CoServ Solar Station, the largest co-op solar installation in Texas, has begun final testing of its 2.7-MW solar farm in the rural north of the state.
The installation is powered by 8,448 SolarWorld solar panels, each comprised of 72 cells and delivering 315 watts. The project will serve as a test case for utility cooperatives interested in undertaking similar solar projects.
The new facility is owned by CoServ Electric, which serves more than 165,000 members across seven counties. It will generate about 3.9 MWh of solar energy a year and allow CoServ members to buy units of solar energy under a special solar residential rate.
The Denton County facility is one of 14 pilot projects nationwide to be selected for the Solar Utility Network Deployment Acceleration (SUNDA) project, a U.S. Department of Energy (DOE) program designed to hasten solar deployment by electric cooperatives. Under the program, co-ops receive assistance in areas such as engineering, finance, and procurement in an effort to drive down the soft costs of solar development.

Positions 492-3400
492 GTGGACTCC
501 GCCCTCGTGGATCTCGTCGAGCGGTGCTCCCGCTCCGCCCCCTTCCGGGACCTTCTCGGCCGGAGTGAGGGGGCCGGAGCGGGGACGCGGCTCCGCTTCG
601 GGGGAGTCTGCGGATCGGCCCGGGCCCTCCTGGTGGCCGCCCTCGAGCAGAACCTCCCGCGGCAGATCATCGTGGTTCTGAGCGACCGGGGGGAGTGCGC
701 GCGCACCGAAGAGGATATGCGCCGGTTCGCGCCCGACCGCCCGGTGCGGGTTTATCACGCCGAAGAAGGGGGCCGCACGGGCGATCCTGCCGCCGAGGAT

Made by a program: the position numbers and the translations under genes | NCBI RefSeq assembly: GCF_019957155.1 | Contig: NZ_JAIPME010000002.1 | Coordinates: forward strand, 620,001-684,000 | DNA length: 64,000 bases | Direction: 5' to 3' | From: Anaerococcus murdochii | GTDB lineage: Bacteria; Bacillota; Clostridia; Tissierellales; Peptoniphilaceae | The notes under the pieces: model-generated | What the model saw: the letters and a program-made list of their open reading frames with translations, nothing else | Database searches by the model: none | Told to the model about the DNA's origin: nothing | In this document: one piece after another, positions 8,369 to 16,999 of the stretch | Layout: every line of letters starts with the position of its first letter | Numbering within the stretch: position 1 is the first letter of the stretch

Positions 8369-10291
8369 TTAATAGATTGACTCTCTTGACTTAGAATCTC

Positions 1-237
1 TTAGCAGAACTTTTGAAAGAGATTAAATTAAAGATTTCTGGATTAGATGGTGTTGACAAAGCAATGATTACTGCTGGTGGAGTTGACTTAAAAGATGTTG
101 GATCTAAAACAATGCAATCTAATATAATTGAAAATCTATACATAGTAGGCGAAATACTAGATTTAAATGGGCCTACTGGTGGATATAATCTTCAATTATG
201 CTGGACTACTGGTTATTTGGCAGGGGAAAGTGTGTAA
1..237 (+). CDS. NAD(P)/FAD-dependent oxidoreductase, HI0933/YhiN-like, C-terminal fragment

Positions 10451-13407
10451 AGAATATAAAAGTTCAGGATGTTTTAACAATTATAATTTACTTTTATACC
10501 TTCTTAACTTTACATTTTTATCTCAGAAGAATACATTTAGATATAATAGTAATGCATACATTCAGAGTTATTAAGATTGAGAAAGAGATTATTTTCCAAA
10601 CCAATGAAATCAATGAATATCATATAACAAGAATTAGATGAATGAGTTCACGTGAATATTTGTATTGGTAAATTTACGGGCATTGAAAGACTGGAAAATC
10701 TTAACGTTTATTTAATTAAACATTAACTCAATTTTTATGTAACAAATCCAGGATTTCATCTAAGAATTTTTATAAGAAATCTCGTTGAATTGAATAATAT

According to the National Rural Electric Cooperative Association (NRECA), a partner with DOE in the SUNDA program, the nation’s more than 900 electric co-ops have great interest in developing solar energy projects, but few have deployed utility-scale systems because of insufficient design standards, cost-benefit assessment tools, financing, and training. Through its affiliation with the SUNDA program, the CoServ Solar Station will serve as a model for other co-ops in pushing past these developmental barriers.